- Outlander -The Cunninghams Made For Surprising Neighbors In 'Go Tell The Bees That I Am Gone,' Even To Diana Gabaldon
Major spoilers ahead for Go Tell the Bees That I Am Gone.
When it comes to the Cunninghams in Go Tell the Bees That I Am Gone, the line, "Good fences make good neighbors," springs to mind. Because who would want neighbors (well, technically tenants) like Captain Charles Cunningham and his mother Elspeth? But somehow, despite Captain Cunningham plotting against Jamie on his very own land, Mrs. Cunningham went from Wicked Witch of the West to Claire's witchy kindred spirit... a neighborly evolution that even author Diana Gabaldon hadn't planned.
"That was a surprise. I didn't expect that to happen at all," Gabaldon says of Mrs. Cunningham and Claire's friendship. "I thought they would be antagonists, and there would be ... accusations directed at Claire of witchcraft."
The Cunninghams settled on Fraser's Ridge while Claire and Jamie were away and Gabaldon admits she introduced Mrs. Cunningham "as being an upright religious sort of person, figuring that's the sort of person who would have an animus toward Claire." (She initially wasn't too keen on Mandy either.) But tragedy brought Claire and Elspeth together and an "unspoken bond" between the two women changed the author's plans.
"It was during the aftermath of Amy Higgins's death when Mrs. Cunningham comes to help lay her out," Gabaldon says of the devastating bear attack. "That chemistry between her and Claire [just happened] as they were laying out the body and going about it. They suddenly recognize each other — that they know these things about humans and bodies and death."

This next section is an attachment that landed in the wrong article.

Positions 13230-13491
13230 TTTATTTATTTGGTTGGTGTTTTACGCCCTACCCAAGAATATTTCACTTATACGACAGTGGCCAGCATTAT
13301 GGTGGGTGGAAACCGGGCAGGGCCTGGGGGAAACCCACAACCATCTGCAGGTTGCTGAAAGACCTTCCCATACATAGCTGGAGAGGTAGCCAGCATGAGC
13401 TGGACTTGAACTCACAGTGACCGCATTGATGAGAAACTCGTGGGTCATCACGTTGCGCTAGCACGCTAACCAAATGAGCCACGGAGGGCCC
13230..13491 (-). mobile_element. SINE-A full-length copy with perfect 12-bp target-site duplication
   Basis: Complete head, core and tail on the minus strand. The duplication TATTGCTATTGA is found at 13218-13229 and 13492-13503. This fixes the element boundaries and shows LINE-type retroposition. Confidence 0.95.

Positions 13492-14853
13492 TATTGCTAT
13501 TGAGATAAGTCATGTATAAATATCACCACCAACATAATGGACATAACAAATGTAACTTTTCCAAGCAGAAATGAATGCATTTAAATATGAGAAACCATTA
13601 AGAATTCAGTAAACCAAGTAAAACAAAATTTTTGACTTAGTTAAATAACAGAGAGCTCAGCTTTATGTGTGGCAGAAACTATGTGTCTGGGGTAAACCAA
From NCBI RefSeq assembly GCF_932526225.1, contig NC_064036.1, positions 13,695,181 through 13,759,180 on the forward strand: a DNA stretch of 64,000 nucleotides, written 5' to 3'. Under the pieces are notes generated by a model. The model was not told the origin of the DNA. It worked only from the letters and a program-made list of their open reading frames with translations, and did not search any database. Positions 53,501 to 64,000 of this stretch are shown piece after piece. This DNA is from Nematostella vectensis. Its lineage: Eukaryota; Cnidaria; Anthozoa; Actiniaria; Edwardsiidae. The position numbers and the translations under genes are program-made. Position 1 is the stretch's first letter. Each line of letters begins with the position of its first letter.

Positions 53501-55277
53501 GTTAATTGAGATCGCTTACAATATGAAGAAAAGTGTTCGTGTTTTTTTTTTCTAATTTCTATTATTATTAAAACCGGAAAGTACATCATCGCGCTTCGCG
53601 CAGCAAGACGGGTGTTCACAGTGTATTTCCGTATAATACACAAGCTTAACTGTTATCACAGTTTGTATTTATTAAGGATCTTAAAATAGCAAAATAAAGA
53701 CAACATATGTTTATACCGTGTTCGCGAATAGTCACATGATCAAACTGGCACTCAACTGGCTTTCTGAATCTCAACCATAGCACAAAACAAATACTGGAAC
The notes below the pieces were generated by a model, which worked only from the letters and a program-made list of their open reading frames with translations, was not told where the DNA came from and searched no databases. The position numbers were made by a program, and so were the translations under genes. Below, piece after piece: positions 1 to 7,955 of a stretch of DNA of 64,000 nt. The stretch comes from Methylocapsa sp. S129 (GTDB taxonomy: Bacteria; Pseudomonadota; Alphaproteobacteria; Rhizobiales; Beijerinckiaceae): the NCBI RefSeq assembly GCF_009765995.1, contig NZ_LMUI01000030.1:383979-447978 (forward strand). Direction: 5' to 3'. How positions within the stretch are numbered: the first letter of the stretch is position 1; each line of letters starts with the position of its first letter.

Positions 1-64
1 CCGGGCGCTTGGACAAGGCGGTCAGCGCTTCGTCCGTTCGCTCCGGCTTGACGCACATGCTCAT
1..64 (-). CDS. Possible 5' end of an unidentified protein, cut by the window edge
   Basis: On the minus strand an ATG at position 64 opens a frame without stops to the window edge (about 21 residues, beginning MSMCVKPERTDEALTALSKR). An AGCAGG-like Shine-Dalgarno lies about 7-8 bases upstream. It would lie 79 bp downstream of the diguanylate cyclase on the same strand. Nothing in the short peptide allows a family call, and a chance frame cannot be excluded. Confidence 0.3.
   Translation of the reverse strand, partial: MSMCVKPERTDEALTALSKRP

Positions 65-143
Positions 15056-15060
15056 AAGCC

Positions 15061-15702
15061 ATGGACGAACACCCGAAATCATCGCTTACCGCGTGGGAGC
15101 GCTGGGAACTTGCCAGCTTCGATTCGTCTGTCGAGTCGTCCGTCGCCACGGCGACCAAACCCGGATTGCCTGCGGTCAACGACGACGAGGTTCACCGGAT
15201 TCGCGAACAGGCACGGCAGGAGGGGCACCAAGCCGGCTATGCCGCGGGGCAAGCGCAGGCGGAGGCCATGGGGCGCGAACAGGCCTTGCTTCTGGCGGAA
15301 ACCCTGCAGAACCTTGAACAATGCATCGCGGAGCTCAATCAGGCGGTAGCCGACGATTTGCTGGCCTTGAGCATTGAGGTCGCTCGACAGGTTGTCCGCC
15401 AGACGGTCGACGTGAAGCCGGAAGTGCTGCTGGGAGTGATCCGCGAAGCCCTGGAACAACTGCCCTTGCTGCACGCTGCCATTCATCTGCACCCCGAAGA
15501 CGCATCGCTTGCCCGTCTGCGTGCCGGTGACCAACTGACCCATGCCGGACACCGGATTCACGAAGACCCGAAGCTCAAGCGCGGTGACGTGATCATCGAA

"I was expecting animosity throughout, and it wasn't that way at all," she says. "Between Claire and Elspeth is pretty much bedrock."
So even when Elspeth's son plots to capture Jamie at the Masonic Lodge, these women find companionship in one another in Claire's surgery. "They both acknowledge that their men are trying to kill each other and there's nothing they can do to stop it," Gabaldon says. "They're just sitting there waiting to cope with whatever happens — as, in fact, it does happen to both Jamie and the captain, though much more to the captain in this instance."
Gabaldon says that the captain was "basically just a means to an end to get [the Cunninghams] to settle on the Ridge." But his Loyalist plans made him a significant threat to Jamie and Claire. Before that, he was an antagonist to Roger, too, as they were the dueling ministers of the Ridge. "I was reading a lot of Patrick O'Brian's Aubrey-Maturin series ... and it has a lot of stuff about British naval captains and touches frequently on blue light captains and evangelicals in the fleet," Gabaldon says. "And I was thinking, 'Well, if he is one of those, then we would have conflict between him and Roger as well.'"
"[I'd been] thinking that the Cunninghams are, by and large, a good source of conflict on the Ridge, which indeed they are," Gabaldon says. "But it turned out to be more sympathetic than anticipated." (Not entirely unlike some other past problematic tenants of Jamie's, the Christies.)
With Charles Cunningham severely injured with a spinal cord injury and his mother sailing him back to England, Bees seems like the beginning and end of the Cunninghams' impact on Claire and Jamie's lives. Especially if you believe the dying words of Captain Cunningham's son that he only has a handful of years to live. Yet, considering how often characters can return out of nowhere in the Outlander universe (Ulysses in Bees being just one example), is their story finished?
"Well, I think it is," Gabaldon says, before adding with a laugh, "But, as you say, people often do come back when you don't expect them."
If the Cunninghams do pop up again, at least Elspeth will have far more neighborly feelings toward her fellow witch. And if Gabaldon's considering more Outlander spinoffs, this is my formal vote for an Elspeth origin story.